Evaluating bedrock outcrop mapping algorithms across diverse landscapes Journal Article uri icon



  • <p>            Mapping bedrock outcrops is useful across disciplines, but is challenging in environments where ground surface visibility is obscured. The presence of soil or bedrock affects sediment production and transport, local ecology, and runoff generation. The distribution of bedrock outcrops in an area reflects the interplay between regolith production and sediment removal. Outcrop classification methods from Terrestrial-lidar produce millimeter or centimeter resolution DEMs that are highly successful because lidar penetrates through vegetation to the ground surface. However, data availability at such high resolution is limited, and the associated computational complexity required for identifying outcrop, or other surface features, is often impractical for landscape-scale analysis. Aerial lidar datasets at ~1-m resolution (e.g., moderate resolution) are more widely available and less computationally expensive than higher resolution datasets. With increasing accessibility of moderate resolution surface data, there is a need to develop outcrop classification methods and understand the efficacy of these methods across diverse environments. Our objectives are to present a simplified technique that builds on existing methods, and to examine the success of current outcrop identification methods in a variety of landscapes.</p><p>            At moderate resolution, the two most cited metrics to differentiate bedrock from soil-mantled surfaces are based on gradient (e.g., DiBiase et al., 2012) or on surface roughness (e.g., Milodowski et al., 2015). We developed a method that simplifies and combines both metrics, and that improves overall accuracy. We applied all three methods to six landscapes in the USA. For each site, we delineated ground truth from high-resolution orthoimagery for 7-10 test patches with visible ground surface, that evenly spanned 0-100% exposed outcrop. Overall accuracy, true positive rate, and false positive rate for each patch were calculated by comparing the ground truth grids to each lidar-derived outcrop grids on a cell-by-cell basis. Metric success was evaluated for each landscape by assessing the mean and distribution of performance measures across patches. Our combined metric had the highest overall accuracy in an arid, horst and graben landscape (Canyonlands National Park, Utah). It also performed well in a vegetated, high sediment load, active volcano (Mount Rainier, Washington), a canyon carved by channel incision (Boulder Canyon, Colorado), and a chaparral mixed bedrock canyon environment (Mission Trails, San Diego, California). All three methods systematically failed for portions of the landscape in glacially carved canyons (Southern Wind River Range, Wyoming) and on terraced sea cliffs (Santa Cruz County, California). These environments have significant outcrop that is both smooth and low gradient, and therefore cannot be identified using a slope or roughness-based algorithm.</p><p>            Our work highlights the importance of tailoring DEM-based bedrock mapping algorithms to its geomorphic context, and of the need for ground truth. Such data provides the basis for developing more robust methods for error evaluation. In addition, new methods are needed to identify bedrock outcrop from surface DEMs in smooth and low gradient, yet rocky landscapes.</p>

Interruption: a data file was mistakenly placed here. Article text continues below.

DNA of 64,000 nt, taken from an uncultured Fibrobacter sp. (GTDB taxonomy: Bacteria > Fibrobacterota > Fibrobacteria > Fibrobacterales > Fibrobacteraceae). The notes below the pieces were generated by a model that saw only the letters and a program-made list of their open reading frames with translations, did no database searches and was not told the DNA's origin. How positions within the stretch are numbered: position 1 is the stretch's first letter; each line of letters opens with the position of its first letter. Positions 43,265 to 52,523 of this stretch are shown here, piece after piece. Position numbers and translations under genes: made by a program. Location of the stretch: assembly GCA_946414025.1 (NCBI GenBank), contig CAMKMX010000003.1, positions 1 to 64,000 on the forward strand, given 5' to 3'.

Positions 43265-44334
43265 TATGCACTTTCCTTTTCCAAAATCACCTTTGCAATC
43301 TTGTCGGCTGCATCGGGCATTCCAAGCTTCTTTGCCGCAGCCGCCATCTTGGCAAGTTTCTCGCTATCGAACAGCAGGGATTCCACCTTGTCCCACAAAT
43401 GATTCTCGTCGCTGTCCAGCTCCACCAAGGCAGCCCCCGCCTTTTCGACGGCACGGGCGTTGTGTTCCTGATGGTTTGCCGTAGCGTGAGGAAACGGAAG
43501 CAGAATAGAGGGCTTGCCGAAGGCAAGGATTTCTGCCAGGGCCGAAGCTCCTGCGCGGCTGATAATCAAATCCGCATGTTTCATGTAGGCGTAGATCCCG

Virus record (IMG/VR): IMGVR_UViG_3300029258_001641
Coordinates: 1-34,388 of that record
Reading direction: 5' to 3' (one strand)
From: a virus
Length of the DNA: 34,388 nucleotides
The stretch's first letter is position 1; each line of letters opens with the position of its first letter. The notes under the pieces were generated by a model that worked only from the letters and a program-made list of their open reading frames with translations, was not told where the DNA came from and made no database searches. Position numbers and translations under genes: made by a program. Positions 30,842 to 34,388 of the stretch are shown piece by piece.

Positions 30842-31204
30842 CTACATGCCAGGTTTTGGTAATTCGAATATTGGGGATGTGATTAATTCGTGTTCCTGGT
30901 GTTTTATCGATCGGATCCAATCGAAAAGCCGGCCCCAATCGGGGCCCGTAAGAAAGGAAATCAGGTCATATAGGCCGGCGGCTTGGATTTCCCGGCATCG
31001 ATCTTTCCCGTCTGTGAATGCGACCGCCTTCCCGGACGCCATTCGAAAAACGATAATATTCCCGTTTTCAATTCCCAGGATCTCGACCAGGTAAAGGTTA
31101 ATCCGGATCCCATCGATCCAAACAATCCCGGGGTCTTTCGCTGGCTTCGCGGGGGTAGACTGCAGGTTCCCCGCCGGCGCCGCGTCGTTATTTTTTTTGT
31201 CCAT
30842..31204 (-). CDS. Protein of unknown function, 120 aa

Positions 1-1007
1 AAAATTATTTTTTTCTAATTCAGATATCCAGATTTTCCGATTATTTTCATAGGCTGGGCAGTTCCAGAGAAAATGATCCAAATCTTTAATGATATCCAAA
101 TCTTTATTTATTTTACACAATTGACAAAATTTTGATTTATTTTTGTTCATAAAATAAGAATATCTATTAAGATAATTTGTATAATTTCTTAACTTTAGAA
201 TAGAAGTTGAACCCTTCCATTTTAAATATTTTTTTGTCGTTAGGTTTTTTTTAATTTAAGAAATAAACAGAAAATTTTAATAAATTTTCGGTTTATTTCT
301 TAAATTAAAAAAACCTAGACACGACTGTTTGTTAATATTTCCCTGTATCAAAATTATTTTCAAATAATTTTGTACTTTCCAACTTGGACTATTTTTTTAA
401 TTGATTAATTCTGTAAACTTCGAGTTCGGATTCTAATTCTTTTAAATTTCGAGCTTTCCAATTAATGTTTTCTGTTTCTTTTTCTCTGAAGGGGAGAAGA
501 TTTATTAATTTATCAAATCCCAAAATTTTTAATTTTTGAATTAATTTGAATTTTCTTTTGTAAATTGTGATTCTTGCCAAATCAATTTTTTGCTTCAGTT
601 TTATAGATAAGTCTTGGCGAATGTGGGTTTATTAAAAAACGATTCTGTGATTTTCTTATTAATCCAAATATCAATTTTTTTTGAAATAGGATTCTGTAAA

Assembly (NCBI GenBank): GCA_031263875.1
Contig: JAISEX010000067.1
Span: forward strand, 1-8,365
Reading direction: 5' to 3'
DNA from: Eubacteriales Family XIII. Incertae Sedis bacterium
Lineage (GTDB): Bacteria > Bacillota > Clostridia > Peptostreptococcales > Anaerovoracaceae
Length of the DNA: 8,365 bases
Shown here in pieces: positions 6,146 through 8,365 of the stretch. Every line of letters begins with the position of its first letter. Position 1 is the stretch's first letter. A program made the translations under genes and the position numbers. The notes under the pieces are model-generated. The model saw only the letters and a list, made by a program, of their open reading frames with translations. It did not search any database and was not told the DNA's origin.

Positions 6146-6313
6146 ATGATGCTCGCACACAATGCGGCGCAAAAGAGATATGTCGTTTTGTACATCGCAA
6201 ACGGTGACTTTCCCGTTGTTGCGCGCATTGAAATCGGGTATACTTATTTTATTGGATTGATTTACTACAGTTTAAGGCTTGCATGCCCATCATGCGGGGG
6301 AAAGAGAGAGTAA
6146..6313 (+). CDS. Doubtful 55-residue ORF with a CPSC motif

publication date

  • March 4, 2021

has restriction

  • closed

Date in CU Experts

  • March 13, 2021 12:23 PM

Full Author List

  • Selander B; Anderson S; Rossi M

author count

  • 3

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